I’m more likely to understand someone after I’ve listened deeply to them. In my day-to-day and in my writing life, I often use the enneagram, a personality type system that examines people’s innate tendencies and finds directions in which they can grow. This is especially important for the three main characters in my Dauntless Series: Annie, Daniel, and Susan B. Anthony.
Today I’m introducing three blogposts on this topic co-authored with Anita Plat-Kuiken, a fellow graduate of the Haden Institute. Both of us have used the enneagram to understand ourselves and others.
A tool for writing novels
As a tool for writing novels, the enneagram helps me recognize my characters’ inherent needs, fears, strengths, and flaws. It also makes plotting easier by showing how people can change and grow beyond their habitual ways of being.
This is especially useful since all of my characters have passed on. I can’t check my understanding of them against their own self-definitions. Fortunately, readers of historical fiction allow their authors a certain amount of creative license!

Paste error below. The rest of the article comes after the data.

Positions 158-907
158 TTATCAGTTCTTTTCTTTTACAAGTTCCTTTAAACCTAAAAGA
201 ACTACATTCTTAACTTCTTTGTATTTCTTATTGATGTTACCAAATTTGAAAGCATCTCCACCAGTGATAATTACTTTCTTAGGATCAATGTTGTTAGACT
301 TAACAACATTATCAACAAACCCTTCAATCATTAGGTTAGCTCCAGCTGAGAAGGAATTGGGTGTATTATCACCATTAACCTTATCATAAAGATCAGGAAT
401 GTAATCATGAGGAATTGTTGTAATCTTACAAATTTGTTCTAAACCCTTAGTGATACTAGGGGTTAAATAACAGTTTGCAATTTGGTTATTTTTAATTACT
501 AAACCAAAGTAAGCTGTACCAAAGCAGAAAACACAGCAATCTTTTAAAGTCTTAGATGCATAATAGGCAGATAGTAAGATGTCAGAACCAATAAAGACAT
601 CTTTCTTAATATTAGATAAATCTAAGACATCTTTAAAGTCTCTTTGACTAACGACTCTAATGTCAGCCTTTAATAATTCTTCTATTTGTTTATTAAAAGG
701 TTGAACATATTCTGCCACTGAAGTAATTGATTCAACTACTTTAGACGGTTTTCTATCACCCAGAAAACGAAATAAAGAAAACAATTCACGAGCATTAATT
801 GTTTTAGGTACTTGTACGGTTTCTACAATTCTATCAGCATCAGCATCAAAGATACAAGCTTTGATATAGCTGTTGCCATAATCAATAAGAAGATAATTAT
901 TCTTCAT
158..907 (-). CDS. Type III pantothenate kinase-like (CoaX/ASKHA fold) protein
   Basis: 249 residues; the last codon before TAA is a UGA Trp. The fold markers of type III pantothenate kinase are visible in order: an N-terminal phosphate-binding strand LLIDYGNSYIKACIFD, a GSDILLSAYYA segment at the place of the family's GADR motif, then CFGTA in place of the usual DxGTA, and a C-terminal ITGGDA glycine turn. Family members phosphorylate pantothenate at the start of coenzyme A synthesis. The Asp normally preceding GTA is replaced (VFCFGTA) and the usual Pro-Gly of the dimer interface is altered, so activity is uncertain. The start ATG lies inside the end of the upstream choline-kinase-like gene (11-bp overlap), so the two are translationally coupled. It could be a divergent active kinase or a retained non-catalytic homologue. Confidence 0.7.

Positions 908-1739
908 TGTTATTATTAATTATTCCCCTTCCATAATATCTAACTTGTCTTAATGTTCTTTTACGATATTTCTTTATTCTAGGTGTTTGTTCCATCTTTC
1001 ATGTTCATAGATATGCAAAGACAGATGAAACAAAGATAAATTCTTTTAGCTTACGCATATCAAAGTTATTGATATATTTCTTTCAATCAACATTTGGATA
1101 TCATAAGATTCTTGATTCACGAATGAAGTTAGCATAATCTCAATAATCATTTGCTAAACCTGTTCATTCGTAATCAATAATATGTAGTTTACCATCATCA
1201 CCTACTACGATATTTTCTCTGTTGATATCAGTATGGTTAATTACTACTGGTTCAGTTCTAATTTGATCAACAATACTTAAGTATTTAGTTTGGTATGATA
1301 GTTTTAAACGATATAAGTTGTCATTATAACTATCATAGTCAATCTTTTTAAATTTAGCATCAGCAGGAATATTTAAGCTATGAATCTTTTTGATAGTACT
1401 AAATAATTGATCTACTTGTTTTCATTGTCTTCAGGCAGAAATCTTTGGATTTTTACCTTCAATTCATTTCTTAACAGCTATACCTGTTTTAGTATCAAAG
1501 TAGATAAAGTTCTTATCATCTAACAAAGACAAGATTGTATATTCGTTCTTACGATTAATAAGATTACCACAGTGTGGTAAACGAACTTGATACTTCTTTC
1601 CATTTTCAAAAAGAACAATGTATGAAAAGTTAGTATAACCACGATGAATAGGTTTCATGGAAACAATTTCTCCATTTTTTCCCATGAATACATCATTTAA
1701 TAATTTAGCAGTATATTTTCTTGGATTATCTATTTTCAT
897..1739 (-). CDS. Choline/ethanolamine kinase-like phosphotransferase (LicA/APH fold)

What is the enneagram?
The ancient wisdom of the enneagram indicates that all of humankind falls into one of nine personality types. Though people are different, some individuals are surprisingly similar to one another. For a video explaining this system in more detail, spend two minutes looking at this overview by Bea Chestnut. Anita and I have borrowed heavily for our understanding from Chestnut’s book (see below).
Throughout our next three posts, Anita and I will suggest types for Annie, Daniel, and Susan B. Anthony in my Dauntless Series. Then we’ll back up our choices with specific examples taken from two of my books.
Get ready for some stimulating discussion! We hope you’ll find this exploration interesting and fun, as we do.
Two last things
If looking at the Anthonys through the “ennea-lens” doesn’t intrigue you, check back soon. For your sake, I’m going to space these topical posts out over the next couple months. In between, you’ll still find plenty of more straightforward Anthony lore to keep you engaged.
As for the rest of you: have you used the enneagram? If so, what interests you about it? What type are you? What type do you think I am? Give me your comments in the space below. I read and respond to every one.
Other enneagram resources to enjoy
- The Enneagram Made Easy, by Renee Baron and Elizabeth Wagele
The Enneagram, a Christian Perspective, by Richard Rohr and Andreas Ebert
- Understanding the Enneagram, by Don Richard Riso and Russ Hudson
- The Complete Enneagram, 27 Paths to Greater Self-Knowledge, by Bea Chestnut